Before getting my first glimpse of the king of Canyons the crowds put me off, but I didn't allow it to detract form the phenomenon. Not even the large number of Germans, thrashing Harleys up and down the car park for photos, were going to put me off. Once viewing over the rim I realised nothing could overcome the amazement, the sheer mind blowing immensity of it. Still I doubted this gargantua of nature, expecting it to be same, same, all along. No way! Each time I travelled along a bit and stopped my mouth was agape, A short walk round the rim continued to expose features not apparent, until that second, where do you even start to try and capture this by photography? And no, clicking furiously would do you no good what so ever. Surprisingly I was frugal with my snapping, me and the camera were way outclassed. A brave attempt was made to highlight the tiniest fraction of its awe, some longer views and some individual formations.

Going back to Tuba City! The ride in and the time there felt very strange to me. The Navajo have a widespread area for a reservaion, its an amazing jumble of exceptionally beautiful desert views. But "desert" is the operative word, no good to graze, no worthwhile agriculture; the only money coming in seems to be from tourism, and government handouts. There is a big cultural difference, as with many native americans, I felt it smacked of ingnorance, from a white man's point of view of course! My first stop was Kayenta, at a fuel station. I thought there must be something wrong with me, kept acknowledging people, only for them to ignore it. Actually made a point of saying hi to a few people, no response at all. I must admit, there isn't much reason for native americans to acknowledge a white interloper to their reservation. Its not as if, as a race, we've done them any favours.I found it a real shame though, so when a "local" did stop to talk I was delighted. We passed flippant, pointless, questions and answers between us , it wasn't in danger of becoming the most profound of conversations, then he asked if I could give him some money. Oh, dear! What a let down, so I do only represent a dollar sign. After all the miles, thousands of people and scenes I've passed and felt in touch with, it comes down to, "hey bud, spare some change". Is that really all there is to link older, more lasting cultures, to ours? Can I only ever be a money symbol to so many people? The women I meet working in service industries, like cafes and hotels, were friendly and efficient, those on the street and other customers made not attempt to exchange words, smiles or friendship. It made me feel like a worthless piece of shite! Someone I spoke to suggested verbal communication is not so important in the Navajo culture; the return of a family member, absent for some time, isn't likey to be greeted back into the house with a verbal dietribe, few words would be spoken until family members had got used to the "feel" of each other again.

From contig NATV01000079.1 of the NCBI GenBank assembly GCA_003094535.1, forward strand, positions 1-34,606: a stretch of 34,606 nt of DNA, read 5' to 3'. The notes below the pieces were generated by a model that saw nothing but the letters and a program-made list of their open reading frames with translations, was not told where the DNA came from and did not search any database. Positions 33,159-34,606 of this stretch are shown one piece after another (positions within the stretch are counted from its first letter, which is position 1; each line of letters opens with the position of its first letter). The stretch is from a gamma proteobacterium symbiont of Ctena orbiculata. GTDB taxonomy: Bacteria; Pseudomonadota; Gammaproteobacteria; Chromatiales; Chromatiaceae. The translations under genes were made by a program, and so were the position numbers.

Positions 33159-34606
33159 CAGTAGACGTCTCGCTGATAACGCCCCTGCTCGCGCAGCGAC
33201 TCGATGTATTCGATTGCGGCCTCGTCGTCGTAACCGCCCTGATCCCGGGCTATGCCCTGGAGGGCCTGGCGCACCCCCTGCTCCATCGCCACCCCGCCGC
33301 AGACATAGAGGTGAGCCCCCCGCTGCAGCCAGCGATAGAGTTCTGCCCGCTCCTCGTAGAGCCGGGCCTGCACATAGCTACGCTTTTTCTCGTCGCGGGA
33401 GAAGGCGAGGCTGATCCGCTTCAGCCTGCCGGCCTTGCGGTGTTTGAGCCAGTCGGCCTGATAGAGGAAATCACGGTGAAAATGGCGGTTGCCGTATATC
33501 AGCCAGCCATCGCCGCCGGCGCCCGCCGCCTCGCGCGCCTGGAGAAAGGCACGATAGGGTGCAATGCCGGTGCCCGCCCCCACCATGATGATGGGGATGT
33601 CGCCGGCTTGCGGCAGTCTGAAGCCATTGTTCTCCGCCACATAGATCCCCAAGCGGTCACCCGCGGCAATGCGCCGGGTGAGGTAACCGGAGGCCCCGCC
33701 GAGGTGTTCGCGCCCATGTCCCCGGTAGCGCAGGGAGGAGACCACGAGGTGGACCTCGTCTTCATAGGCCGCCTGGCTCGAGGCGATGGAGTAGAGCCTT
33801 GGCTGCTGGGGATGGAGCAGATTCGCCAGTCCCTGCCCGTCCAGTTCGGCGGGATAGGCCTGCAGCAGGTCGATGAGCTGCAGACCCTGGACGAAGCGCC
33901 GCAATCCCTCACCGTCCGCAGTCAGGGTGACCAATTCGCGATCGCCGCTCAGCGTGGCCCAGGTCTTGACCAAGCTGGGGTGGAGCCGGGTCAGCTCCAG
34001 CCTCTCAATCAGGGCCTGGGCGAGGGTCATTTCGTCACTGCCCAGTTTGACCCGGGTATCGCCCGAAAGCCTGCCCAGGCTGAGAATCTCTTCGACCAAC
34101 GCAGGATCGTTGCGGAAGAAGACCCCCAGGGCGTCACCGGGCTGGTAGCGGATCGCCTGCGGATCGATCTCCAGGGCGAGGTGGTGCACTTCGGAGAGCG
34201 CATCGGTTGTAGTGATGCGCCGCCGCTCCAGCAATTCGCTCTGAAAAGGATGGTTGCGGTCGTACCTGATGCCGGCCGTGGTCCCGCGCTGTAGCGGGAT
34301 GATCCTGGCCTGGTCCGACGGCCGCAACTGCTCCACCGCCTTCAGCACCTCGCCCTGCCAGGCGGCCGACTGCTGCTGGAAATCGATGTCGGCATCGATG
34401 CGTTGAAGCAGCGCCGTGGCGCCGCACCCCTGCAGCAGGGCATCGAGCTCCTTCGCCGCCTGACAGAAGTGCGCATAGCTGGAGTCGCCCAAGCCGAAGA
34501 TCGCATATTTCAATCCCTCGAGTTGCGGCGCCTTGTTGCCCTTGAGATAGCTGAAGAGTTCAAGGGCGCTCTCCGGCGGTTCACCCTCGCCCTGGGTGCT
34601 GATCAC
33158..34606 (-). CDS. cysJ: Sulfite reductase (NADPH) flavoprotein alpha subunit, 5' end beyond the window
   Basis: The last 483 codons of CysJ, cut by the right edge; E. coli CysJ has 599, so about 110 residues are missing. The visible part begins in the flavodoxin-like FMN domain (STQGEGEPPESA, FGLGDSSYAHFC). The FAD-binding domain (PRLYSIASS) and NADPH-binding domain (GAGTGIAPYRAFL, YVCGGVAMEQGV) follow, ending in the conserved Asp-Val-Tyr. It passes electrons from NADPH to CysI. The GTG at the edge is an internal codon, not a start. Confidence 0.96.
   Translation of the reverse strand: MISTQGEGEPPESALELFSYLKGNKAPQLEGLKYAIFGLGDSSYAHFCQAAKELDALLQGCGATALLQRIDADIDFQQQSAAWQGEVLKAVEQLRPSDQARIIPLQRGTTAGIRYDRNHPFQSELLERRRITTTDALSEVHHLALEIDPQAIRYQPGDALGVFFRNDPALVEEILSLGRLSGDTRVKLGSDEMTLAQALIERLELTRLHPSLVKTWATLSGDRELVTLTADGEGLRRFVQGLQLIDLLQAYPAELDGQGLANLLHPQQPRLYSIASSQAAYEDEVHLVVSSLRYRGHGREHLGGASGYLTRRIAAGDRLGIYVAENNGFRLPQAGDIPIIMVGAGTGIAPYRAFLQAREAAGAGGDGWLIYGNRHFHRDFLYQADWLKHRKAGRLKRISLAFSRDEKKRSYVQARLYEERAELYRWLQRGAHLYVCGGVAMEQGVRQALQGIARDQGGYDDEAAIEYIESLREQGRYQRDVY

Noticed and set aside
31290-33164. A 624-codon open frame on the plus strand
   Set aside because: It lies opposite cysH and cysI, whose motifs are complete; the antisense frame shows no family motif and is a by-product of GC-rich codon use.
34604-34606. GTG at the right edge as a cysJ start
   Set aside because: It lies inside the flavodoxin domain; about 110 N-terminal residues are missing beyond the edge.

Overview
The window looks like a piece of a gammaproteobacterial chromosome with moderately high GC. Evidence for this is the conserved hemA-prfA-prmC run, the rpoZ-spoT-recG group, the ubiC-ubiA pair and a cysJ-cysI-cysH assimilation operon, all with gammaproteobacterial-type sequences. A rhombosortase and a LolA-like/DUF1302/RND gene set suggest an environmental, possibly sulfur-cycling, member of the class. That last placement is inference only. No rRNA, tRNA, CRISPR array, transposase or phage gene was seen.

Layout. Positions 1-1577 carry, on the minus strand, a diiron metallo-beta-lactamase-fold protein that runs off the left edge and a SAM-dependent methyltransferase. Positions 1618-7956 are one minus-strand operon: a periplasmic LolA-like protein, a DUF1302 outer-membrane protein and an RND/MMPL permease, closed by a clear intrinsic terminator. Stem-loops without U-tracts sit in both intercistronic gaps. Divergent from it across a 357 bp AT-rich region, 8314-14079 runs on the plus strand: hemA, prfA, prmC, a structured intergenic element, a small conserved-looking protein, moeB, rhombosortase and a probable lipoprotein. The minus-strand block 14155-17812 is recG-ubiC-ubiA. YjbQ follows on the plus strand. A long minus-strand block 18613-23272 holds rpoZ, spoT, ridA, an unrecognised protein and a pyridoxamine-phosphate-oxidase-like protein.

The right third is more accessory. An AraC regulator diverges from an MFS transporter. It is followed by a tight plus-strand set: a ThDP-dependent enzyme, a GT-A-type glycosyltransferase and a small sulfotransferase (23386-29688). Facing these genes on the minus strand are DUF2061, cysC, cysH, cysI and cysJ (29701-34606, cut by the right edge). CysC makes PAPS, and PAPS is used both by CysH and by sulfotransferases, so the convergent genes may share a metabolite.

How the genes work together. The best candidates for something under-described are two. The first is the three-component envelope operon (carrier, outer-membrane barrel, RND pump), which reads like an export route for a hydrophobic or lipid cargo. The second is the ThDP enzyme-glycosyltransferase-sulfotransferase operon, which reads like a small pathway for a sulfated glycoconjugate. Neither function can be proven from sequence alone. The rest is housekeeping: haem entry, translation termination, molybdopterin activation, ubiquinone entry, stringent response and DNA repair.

Along the road, to and from the GC, can be seen many signs advertising Indian crafts, its common to see signs declaring, "friendly Indians". Obviously these are the ones who realise, to practice common aspects of our culture can be beneficial for them, even if it is only to get some money from the rich white man. I prefer putting it down to cultural differences, It allows me a more constructive world view, and stops me feeling a worthless shit. The truth rings true in both views, and won't the world be a better place to if we all hold the more enlightened view?

Posted by Leslie Kay at October 04, 2007 03:28 AM GMT